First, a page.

Adopting a leader mindset requires a fundamental change in perspectives. Instead of approaching others as friend or foe, comrade or combatant, allies or enemies; the leader mindset approach is one of mutual appreciation – one rational individual to another. Leaders who adopt this mindset philosophy change the geometry of every situation from good vs. bad to good vs. great; and from win vs. lose to a challenge to learn something from the situation for future improvements. Understand that this is far more than some simplistic a ‘Pollyanna Platitude‘, it is an internal desire to identify and purposefully extract whatever positiveness can be found in every instance.
This mindset is clearly not for everyone, but leaders who are up to the challenge are able to distinguish themselves in much the same way any donor is distinguished from any investor. The perspective of the donor is that the individual, group, or organization releases a portion of their resources with few if any stipulations. The expectation is that good will result from the donation, but ultimately they have little vested interest in the outcome. The investor perspective is different; they actively pursues a collaborative partnership aimed at a projected mutually gain. The investor is committed to the positive outcomes and has a significant interest in the overall success of the venture, or project…or person. 
The leader mindset actively looks for ways to create learning opportunities, even in the midst of crisis, calamity, or chaos. the focus for the learning is not limited to their individual benefit alone, but for is transparently obvious in its trajectory for the betterment of the team, group, department, or organization. Such commitment is most commonly identified as ‘mindfulness‘ of a leader.
How to Identify Your Leader Mindset
So, how can one determine whether or not they have a leader mindset?
The first step is to consider how one commonly examines the geometry of a given situation: Is it win/lose, succeed/fail or challenge/learn? Research literature is plentiful with regard to how individuals can train themselves to choose appropriate responses to situations and issues, and un-train themselves from reacting to situations and issues. Often, the time required to make the most appropriate decision is less than 60 seconds. At first glance 60 seconds may not seem like a long time, but consider any conversation where a question is posed and there is more than 15 seconds of silence; some media professionals refer to this as ‘white space’.
The goal is to allow the ‘white space’ to filter out, accept, reject, and modify the various possible responses. Leaders who have trained themselves to respond rather than react can often reduce the ‘white space’ to something less uncomfortable.
The second step is to consider the level of commitment one has to the people, project, unit, or organization. is the leader making a donation, or are they invested? An attractive method for determining the difference between a donation and a commitment is to consider the personal or professional real-world impact or ramifications for the results. If there is little to no impact personally or professionally, then it’s likely that the leader is making a donation, rather than an investment.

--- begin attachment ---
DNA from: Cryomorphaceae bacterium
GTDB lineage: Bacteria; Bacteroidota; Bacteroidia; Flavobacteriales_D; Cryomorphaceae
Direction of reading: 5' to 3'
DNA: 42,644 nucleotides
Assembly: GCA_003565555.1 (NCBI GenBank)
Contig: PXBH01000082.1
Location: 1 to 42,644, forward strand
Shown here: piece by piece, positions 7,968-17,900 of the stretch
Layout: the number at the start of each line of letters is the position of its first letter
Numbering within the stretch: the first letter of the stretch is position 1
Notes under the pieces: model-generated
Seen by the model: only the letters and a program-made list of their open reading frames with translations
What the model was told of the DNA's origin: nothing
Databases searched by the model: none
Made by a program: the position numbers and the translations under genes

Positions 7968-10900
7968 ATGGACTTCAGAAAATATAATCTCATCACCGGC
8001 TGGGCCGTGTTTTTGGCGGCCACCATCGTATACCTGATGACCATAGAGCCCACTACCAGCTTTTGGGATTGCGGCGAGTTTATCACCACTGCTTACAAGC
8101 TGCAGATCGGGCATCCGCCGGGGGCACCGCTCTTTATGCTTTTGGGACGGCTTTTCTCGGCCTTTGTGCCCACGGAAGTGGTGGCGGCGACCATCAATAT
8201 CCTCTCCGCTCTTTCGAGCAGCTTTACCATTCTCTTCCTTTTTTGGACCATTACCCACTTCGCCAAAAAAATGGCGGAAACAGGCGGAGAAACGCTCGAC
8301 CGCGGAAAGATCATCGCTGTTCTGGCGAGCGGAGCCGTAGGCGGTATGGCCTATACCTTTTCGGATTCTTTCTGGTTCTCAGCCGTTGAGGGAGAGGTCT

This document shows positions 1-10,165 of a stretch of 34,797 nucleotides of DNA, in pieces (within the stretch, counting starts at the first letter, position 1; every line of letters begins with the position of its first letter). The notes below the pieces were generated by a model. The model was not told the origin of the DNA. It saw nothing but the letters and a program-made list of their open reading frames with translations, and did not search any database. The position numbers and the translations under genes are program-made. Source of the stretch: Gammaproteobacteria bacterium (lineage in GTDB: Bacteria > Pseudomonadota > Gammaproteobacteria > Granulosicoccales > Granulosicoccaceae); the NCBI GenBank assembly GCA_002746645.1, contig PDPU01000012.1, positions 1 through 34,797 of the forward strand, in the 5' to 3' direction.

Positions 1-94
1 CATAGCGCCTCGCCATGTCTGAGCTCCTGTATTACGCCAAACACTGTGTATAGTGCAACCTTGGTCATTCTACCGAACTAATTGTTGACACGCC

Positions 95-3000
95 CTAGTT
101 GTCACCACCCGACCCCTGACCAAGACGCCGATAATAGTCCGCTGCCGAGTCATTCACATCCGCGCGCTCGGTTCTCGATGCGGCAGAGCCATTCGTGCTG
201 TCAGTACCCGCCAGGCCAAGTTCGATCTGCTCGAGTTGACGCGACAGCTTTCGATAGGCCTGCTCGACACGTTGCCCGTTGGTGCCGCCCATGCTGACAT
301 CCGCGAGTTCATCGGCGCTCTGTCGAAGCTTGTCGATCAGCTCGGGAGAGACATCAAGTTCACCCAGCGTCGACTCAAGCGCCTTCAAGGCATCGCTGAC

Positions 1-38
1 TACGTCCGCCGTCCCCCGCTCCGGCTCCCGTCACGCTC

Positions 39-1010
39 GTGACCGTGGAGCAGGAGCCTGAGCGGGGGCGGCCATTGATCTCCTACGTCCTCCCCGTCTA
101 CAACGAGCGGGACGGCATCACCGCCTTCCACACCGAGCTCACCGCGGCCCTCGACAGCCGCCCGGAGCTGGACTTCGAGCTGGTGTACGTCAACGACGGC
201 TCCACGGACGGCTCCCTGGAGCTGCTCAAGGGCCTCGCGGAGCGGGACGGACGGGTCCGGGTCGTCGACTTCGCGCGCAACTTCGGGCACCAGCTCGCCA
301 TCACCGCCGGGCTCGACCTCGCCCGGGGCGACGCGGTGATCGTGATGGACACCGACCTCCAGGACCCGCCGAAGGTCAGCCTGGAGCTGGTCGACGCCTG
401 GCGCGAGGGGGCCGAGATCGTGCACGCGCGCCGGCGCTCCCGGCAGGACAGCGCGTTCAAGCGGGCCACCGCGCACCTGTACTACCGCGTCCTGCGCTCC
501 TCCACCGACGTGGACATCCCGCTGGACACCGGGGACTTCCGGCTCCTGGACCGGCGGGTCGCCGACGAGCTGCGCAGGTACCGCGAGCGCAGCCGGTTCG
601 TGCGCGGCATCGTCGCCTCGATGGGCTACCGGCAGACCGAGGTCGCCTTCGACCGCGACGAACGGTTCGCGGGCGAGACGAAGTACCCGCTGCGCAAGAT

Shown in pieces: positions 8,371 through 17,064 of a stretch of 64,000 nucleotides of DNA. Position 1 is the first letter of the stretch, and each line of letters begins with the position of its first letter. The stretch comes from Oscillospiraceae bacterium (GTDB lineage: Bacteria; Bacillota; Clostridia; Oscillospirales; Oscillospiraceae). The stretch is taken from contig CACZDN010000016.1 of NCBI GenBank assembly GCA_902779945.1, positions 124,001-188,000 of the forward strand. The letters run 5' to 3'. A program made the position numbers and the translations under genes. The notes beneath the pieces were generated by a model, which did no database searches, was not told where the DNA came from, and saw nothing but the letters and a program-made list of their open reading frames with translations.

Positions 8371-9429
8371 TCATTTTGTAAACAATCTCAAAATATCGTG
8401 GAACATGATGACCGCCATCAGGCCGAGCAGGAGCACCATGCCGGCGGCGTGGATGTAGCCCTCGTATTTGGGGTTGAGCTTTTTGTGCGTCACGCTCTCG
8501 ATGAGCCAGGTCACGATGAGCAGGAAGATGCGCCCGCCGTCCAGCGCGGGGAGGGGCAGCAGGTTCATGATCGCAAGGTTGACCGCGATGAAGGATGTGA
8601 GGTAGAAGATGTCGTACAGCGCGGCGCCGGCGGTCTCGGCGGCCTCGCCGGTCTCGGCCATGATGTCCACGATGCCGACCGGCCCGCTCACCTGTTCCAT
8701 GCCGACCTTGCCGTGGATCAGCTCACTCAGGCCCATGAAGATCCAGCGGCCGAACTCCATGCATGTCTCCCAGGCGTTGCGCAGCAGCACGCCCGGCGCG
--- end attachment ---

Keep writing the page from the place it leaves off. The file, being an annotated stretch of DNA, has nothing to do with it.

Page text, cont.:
Note: It is essential to recognize that there are strategic reasons, and far-reaching benefits to both donations and investments, so this missive is not to suggest one is ‘better’ than the other; rather this revelation simply distinguishes between the two.
The third step in identifying the leader mindset requires the leader to identify their level of purposeful intentionality, often referred to as mindfulness. The mindfulness aspect of leadership does not requires days or even hours of introspective analysis, mediation and reflection. It can, and should, be accomplished in short – but focused – segments of manageable time, under the control of the leader.  Asking the following simple introspective question, and then training oneself through practice to diligently seek an answer will determine the purposeful intentionality, or leader mindfulness: “what is my motivation for doing _______?” 

The shortest distance between a question and an answer is the truth.

If the answer to the question is substantially longer than the question itself, then a strong likelihood exists that the answer is more of a rationale, explanation, theory, or excuse, than an answer. Answers are fundamental, basic, clear, and understandable.
Leaders who are able to correctly ‘answer’ the introspective question, in whatever version it is formed, demonstrate an effective leader mindset.   
About the Author
Dr. Matthews has published numerous articles and several books on the subject of leadership, and trained professional leaders across professions.  If you found this information useful pass it on to those in your network of professionals.
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